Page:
It could be argued that current physics research could be divided into three areas – theoretical, experimental and computational. Numerical approach, in which systems are mimicked as accurately as possible using a computer or in which computer models are set up to provide well – behaved experimental systems are increasingly providing a bridge between theory and experiment, for instance; the Monte Carlo method (MC) and the molecular-dynamics method (MD). In Monte Carlo method the exact dynamical behavior of a system is replaced by a stochastic process, whereas the MD methods are based on a simpler principle and consists of solving a system of Newton’s equations for an N-body system. Stochastic simulation is some times called MC simulation (simulation is a numerical technique for conducting experiment on a digital computer, which involves certain types of mathematical and logical models that describe the behavior of the system over extended period of real time). The generally accepted birth date of the MC method is 1949, when an article entitled “The Monte Carlo Method” appeared, the American mathematicians J.Neyman and S.Ulam are considered to be its originator. The first successful application of this method to a problem of statistical thermodynamics dates back only to 1953, when Metropolis and co-workers studied “fluid” consisting of hard disks. In the nineteenth and early twentieth centuries, statistical problems were sometimes solved with the help of random selections, that is, in fact, by the MC method. Prior to the appearance of electronic computers, this method was not widely applicable since the simulation of random quantities by hand is a very laborious process. Thus, the beginning of the MC method as a highly universal numerical technique became possible only with the appearance of computers.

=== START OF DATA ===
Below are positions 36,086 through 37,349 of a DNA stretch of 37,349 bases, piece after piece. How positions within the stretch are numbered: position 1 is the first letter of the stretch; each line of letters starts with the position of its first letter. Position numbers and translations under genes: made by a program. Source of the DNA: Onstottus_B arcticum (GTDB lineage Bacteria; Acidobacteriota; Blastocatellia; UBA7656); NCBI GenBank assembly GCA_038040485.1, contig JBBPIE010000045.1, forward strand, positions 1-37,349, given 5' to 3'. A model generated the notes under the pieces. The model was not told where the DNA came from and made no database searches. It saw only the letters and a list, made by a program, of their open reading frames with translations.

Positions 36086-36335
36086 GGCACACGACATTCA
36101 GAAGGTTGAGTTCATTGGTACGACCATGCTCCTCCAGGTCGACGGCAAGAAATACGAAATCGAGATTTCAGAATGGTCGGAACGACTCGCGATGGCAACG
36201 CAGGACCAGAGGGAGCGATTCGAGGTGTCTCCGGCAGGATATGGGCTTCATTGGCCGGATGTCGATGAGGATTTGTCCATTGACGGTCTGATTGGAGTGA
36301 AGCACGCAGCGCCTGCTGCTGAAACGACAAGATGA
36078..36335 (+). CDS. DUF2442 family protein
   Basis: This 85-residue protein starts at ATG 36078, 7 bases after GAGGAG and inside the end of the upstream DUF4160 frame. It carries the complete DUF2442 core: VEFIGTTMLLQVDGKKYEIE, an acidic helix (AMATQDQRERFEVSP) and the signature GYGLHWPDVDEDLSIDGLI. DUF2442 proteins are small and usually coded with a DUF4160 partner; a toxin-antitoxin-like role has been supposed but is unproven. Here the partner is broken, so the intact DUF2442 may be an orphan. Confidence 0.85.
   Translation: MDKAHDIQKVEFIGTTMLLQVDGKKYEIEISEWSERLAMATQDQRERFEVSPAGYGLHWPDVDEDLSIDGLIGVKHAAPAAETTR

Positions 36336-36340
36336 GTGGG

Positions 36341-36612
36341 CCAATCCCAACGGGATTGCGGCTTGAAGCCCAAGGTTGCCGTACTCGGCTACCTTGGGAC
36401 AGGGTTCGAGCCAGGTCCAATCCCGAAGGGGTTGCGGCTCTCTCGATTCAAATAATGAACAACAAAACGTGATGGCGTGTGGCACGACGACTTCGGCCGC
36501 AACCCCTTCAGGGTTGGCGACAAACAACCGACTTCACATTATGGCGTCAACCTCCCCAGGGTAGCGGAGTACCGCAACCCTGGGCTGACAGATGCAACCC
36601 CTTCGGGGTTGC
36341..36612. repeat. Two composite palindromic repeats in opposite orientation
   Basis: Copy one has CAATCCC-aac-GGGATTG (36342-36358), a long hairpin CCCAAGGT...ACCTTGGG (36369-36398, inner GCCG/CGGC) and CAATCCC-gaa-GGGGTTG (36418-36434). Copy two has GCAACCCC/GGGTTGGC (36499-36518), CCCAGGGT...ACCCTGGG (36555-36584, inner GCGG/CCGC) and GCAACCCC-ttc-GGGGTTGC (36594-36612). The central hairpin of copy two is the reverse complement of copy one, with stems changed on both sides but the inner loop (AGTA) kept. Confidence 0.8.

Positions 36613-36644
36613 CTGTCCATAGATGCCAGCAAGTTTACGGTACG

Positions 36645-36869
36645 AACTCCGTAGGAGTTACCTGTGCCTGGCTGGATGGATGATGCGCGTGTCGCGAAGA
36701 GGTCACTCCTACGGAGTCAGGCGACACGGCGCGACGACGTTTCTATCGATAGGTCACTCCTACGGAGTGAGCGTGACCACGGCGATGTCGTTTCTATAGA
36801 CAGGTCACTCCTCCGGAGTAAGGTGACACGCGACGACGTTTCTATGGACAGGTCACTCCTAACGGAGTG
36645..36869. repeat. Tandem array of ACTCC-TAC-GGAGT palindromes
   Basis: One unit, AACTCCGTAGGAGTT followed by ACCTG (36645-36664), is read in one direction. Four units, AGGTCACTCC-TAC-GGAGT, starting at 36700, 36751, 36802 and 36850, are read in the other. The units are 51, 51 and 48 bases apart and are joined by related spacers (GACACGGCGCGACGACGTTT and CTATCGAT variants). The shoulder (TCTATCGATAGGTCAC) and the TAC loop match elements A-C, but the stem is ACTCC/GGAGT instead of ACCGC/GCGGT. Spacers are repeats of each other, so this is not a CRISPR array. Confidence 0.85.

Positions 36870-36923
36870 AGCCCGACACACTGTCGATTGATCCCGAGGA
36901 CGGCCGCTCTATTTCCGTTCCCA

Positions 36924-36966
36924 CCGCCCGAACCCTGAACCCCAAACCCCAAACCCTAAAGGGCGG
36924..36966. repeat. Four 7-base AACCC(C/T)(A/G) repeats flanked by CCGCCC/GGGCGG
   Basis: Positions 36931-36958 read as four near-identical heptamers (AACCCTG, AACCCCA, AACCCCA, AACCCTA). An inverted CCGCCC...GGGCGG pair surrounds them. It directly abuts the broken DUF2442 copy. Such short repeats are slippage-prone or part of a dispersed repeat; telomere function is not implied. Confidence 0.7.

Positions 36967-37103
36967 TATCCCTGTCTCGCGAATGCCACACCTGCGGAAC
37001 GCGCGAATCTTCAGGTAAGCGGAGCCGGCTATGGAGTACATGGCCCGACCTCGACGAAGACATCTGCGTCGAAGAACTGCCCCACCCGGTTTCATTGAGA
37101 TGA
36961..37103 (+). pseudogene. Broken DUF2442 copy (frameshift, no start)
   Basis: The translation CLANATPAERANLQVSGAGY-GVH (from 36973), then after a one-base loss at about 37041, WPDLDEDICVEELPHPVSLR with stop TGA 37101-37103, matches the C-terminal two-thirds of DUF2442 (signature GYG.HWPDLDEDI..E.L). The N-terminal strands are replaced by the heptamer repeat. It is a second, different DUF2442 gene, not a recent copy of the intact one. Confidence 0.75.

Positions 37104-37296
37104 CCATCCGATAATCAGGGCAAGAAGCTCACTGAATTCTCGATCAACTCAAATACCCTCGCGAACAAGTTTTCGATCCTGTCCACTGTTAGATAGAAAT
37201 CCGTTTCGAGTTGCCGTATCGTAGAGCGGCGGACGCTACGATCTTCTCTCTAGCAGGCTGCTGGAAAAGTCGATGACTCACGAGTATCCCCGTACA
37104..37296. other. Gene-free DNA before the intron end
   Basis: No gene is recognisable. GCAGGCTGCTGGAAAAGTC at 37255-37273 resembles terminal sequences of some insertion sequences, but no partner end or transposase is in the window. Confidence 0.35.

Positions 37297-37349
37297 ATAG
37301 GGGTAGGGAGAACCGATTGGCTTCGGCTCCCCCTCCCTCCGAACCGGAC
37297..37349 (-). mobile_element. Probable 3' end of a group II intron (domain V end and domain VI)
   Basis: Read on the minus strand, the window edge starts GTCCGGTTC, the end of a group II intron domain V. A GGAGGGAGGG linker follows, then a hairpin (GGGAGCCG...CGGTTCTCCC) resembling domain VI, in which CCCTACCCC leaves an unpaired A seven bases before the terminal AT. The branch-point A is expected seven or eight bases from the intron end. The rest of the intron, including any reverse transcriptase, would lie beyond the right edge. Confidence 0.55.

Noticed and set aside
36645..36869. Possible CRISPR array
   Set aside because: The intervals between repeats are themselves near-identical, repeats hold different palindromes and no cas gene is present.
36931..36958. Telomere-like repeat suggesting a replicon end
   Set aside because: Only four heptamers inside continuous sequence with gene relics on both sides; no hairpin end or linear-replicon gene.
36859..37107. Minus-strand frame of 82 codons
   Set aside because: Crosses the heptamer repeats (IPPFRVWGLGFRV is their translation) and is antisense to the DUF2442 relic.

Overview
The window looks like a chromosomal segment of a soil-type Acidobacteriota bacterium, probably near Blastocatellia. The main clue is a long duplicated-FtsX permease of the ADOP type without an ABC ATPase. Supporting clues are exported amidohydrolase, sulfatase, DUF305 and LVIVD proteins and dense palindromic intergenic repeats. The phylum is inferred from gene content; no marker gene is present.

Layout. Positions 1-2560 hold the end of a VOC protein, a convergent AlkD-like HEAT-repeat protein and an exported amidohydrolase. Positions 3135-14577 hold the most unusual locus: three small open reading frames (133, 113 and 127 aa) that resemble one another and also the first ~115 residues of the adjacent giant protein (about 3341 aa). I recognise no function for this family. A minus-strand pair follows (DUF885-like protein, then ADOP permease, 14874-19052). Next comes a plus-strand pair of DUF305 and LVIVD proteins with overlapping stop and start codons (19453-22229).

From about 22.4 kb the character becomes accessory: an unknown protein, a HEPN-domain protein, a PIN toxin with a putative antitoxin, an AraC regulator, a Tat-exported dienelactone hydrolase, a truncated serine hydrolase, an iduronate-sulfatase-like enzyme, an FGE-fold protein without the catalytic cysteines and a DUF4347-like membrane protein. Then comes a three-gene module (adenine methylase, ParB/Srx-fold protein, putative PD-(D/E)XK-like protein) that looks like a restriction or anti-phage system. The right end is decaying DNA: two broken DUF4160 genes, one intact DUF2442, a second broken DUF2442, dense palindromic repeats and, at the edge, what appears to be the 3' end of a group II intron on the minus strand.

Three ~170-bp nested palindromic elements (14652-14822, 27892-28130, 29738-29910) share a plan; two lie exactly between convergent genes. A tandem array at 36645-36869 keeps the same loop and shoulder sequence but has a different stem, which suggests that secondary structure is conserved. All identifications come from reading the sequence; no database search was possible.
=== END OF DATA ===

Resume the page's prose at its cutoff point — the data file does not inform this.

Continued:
Historically, the MC method was considered to be a technique, using random numbers, to find a solution of a model under study. Actually, what are available at computer centers are arithmetic codes for generating sequences of pseudo random digits, where each digit (0 through 9) occurs with approximately equal probability. Consequently, the sequences can model successive flips of a fair ten-side die. Such codes are called random number generators. Grouped together, these generated digits yield random numbers with any required number of digits.